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wal1809
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« Reply #23 on: October 18, 2009, 04:25:31 AM »

Wal,

Spoken like a true Texan. That is funny Grin. I like the spirit in your posts Grin.

God bless,

John

For God so loved the world that he gave his one and only Son, Or his only begotten Son that whoever believes in him shall not perish but have eternal.






And I like your spirit as well brother.
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DaveG
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« Reply #24 on: October 18, 2009, 09:35:46 AM »

Regarding fuel guage...my suggestion (no, I don't have a bus yet) would be to rely on miles traveled rather than fuel level indicated.

Take out the fuel guage and stick something else in the dash...maybe a nice clock or ambient temp guage.

Others may have opinions (ya think?)!
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John316
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« Reply #25 on: October 18, 2009, 09:41:06 AM »

Others may have opinions (ya think?)!

My humble opinion is to fix it, if possible. If it can't be fixed, get a new one. No doubt going only so many miles, is a good thing, and not just rely on the gauge. However, it is very nice to have a gauge. Otherwise you always have to log your miles, especially if you aren't using up tanks of fuel quickly. It would just make me nervous not having a fuel gauge that works semi well.

FWIW

God bless,

John
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MCI 1995 DL3. DD S60 with a Allison B500.
robertglines1
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« Reply #26 on: October 18, 2009, 09:51:50 AM »

The fuel gauge is just a reminder..believe me I need it....cost me $185 for 15 gal of fuel delivered on I-65. fuel gauge is much cheaper..ck  wires mainly ground..
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Bob@Judy  98 XLE prevost with 3 slides --Home done---last one! SW INdiana
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« Reply #27 on: October 18, 2009, 11:10:49 AM »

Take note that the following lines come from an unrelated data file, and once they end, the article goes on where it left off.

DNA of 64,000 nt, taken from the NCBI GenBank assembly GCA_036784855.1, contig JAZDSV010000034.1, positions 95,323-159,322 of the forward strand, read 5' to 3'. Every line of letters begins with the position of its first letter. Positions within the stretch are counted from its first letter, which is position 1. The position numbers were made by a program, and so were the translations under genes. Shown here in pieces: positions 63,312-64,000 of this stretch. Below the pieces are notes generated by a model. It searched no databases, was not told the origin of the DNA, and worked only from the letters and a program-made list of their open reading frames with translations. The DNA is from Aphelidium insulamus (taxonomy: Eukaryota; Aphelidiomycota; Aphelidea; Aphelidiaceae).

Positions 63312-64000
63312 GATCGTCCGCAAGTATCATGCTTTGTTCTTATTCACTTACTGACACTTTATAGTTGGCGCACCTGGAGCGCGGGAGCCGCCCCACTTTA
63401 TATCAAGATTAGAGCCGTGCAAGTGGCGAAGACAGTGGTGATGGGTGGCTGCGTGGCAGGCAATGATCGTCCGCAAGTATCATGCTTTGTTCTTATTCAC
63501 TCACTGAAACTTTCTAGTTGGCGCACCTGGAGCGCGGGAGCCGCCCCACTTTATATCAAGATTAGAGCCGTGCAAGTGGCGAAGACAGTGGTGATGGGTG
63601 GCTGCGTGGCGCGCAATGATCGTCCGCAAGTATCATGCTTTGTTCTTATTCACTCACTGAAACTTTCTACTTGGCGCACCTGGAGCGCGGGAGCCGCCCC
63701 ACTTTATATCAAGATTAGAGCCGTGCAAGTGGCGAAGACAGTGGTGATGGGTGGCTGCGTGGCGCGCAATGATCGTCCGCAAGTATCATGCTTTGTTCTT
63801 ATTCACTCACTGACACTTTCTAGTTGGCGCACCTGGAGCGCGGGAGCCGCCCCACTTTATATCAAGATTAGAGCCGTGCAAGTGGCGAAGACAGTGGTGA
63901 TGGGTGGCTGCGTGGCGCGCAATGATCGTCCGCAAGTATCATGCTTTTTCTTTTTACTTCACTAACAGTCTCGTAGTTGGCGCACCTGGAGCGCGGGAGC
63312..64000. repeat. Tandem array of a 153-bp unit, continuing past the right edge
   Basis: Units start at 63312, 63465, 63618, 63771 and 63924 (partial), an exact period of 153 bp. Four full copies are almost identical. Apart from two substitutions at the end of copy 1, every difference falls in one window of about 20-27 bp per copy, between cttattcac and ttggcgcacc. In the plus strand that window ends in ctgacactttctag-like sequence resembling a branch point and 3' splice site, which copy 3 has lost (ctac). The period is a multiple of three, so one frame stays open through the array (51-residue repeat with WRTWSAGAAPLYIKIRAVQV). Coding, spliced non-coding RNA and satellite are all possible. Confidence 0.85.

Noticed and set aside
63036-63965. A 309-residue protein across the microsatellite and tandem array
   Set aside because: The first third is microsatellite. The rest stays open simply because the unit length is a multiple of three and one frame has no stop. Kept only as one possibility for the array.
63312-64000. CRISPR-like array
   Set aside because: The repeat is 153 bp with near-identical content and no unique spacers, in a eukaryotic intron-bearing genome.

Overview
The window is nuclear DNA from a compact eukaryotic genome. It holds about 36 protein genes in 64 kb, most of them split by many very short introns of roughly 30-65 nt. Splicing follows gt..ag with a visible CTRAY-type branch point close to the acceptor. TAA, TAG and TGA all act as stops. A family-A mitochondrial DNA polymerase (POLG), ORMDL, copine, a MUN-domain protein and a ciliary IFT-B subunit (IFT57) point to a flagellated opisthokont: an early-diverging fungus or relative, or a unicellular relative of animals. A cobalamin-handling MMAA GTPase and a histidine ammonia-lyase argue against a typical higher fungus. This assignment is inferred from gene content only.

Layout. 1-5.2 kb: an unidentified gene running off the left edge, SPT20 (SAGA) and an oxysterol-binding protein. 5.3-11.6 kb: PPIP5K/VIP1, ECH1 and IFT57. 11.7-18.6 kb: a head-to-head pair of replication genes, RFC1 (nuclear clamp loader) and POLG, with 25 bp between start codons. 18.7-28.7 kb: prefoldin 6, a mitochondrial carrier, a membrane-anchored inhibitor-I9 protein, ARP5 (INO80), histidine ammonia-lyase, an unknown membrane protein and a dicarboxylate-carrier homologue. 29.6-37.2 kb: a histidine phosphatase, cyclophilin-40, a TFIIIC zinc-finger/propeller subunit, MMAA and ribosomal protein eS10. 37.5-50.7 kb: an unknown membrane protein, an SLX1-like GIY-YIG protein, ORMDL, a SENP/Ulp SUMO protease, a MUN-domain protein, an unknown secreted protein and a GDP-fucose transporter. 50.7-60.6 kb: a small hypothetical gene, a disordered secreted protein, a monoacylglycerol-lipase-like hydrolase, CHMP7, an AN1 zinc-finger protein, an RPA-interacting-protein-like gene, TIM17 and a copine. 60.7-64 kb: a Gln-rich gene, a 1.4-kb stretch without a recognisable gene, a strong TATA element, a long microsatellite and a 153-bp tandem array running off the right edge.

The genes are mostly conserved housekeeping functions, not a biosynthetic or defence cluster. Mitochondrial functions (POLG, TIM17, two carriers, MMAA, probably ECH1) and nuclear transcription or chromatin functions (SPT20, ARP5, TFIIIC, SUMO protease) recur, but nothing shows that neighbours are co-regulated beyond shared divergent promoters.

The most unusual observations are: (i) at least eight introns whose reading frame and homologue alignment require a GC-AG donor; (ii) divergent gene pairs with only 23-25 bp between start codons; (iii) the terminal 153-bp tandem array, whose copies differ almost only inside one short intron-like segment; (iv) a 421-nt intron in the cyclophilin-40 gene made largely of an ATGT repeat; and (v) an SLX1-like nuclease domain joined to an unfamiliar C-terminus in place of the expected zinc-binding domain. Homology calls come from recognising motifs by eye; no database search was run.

The fuel gauge is just a reminder..believe me I need it....cost me $185 for 15 gal of fuel delivered on I-65. fuel gauge is much cheaper..ck  wires mainly ground..

I will do that first.  I am fortunate for I have a low fuel indicator.  The generator will stop working when the fuel is at 40 gallons in the tank.  The fuel line suck tube to the the generator is set higher than the bottom of the fuel tank.The big a/c units will cut off when the generator cuts off.  I live in Texas and there is no missing when the A/c cuts off.  The guy I bought it from was giving us a test run and was talking about it along about the time the air cut off.  He says"Well there you go" and we stopped and put in 75 gallons of fuel.
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belfert
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« Reply #28 on: October 18, 2009, 12:16:24 PM »

Regarding fuel guage...my suggestion (no, I don't have a bus yet) would be to rely on miles traveled rather than fuel level indicated.

I did the whole miles traveled thing and still ran out of fuel three miles from my scheduled stop.  I really need to get my fuel guage working again.  Lucky it was only 45 minutes or so to get the bus running agagin.

Part of my problem was finding out the bus can only use 130 gallons when the tank capacity is 150 gallons.  We dealt with some vicious winds and used the generator a lot on that segment of the trip which killed our MPG.
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Brian Elfert - 1995 Dina Viaggio 1000 Series 60/B500 - 75% done but usable - Minneapolis, MN
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« Reply #29 on: October 18, 2009, 12:28:31 PM »

Regarding fuel guage...my suggestion (no, I don't have a bus yet) would be to rely on miles traveled rather than fuel level indicated.

I did the whole miles traveled thing and still ran out of fuel three miles from my scheduled stop.  I really need to get my fuel guage working again.  Lucky it was only 45 minutes or so to get the bus running agagin.

Part of my problem was finding out the bus can only use 130 gallons when the tank capacity is 150 gallons.  We dealt with some vicious winds and used the generator a lot on that segment of the trip which killed our MPG.

On my trip to Florida last year, if I had been relying solely on mileage I would have been in a mess.  I average about 7 mpg normally, running at a steady 55mph.  On the trip to Florida, I was pushing it full throttle most of the time and was against a head wind.  My mileage dropped to around 5mpg for the trip.  If I had been counting the miles for fuel I would have been on the side of the road somewhere even if I had figured on 6mpg for a safety margin.

So I am always in favor of having a working fuel gauge.